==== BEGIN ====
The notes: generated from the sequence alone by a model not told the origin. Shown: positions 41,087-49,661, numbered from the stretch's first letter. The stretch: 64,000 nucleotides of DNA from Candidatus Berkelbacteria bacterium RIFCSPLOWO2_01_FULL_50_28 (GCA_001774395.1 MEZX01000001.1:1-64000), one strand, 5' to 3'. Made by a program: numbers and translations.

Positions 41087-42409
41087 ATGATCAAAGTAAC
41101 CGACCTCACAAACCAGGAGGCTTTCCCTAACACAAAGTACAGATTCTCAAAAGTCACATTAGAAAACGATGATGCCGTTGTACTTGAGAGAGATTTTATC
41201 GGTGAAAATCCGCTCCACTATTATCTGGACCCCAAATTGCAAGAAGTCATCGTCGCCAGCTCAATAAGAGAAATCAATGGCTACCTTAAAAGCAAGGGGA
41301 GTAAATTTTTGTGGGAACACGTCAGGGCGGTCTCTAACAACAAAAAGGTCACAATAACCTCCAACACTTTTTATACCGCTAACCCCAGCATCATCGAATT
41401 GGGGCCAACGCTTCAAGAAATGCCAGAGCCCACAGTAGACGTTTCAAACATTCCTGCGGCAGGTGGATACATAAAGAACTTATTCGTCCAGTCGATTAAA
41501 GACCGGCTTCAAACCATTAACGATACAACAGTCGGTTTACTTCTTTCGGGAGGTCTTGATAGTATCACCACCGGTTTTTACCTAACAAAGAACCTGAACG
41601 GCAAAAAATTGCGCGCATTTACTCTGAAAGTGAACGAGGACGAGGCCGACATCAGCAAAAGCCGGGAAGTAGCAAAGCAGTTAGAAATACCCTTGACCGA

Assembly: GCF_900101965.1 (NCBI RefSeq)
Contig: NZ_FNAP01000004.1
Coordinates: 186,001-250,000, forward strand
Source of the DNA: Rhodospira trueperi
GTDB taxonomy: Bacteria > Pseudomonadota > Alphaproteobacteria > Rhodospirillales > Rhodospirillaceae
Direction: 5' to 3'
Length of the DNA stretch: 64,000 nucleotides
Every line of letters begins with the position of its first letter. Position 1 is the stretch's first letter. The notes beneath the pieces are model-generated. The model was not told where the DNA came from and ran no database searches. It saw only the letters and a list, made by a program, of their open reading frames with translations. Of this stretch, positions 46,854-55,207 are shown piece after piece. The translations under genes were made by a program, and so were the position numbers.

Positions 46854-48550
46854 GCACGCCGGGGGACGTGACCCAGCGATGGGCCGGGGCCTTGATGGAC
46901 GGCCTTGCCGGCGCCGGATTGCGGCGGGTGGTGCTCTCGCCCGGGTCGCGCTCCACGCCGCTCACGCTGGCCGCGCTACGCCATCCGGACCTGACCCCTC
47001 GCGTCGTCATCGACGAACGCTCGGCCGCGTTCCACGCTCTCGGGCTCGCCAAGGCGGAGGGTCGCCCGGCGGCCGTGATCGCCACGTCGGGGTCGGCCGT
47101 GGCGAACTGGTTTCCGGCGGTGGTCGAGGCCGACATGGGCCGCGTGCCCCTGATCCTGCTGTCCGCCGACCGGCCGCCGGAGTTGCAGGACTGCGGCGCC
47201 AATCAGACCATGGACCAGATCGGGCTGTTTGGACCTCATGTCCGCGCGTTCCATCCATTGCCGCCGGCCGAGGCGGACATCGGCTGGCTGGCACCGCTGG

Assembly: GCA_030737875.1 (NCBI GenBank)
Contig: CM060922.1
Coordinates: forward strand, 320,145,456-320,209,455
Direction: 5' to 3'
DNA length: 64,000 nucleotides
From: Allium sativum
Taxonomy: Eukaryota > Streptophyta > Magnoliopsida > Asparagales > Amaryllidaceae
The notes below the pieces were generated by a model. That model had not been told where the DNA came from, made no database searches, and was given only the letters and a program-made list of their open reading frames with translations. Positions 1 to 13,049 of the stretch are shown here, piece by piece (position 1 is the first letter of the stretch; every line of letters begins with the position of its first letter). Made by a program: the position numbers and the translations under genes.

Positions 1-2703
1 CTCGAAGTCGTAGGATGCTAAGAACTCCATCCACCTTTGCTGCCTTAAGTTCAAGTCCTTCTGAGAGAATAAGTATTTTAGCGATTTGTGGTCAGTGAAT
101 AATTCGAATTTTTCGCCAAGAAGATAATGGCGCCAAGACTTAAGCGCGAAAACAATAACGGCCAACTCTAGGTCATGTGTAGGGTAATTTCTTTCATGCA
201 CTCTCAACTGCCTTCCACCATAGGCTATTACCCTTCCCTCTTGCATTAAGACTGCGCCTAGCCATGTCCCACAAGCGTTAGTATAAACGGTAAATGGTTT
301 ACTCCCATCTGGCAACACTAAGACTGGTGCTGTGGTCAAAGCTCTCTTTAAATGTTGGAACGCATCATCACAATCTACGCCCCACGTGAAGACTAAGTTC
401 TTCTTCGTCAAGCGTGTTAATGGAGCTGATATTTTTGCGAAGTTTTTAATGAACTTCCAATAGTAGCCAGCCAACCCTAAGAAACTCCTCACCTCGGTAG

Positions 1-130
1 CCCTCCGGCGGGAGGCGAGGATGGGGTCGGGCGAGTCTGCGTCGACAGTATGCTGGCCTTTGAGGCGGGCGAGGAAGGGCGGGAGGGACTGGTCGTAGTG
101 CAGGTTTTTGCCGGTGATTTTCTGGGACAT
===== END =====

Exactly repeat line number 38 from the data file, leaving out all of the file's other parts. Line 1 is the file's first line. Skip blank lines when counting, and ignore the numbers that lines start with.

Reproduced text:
Positions 1-130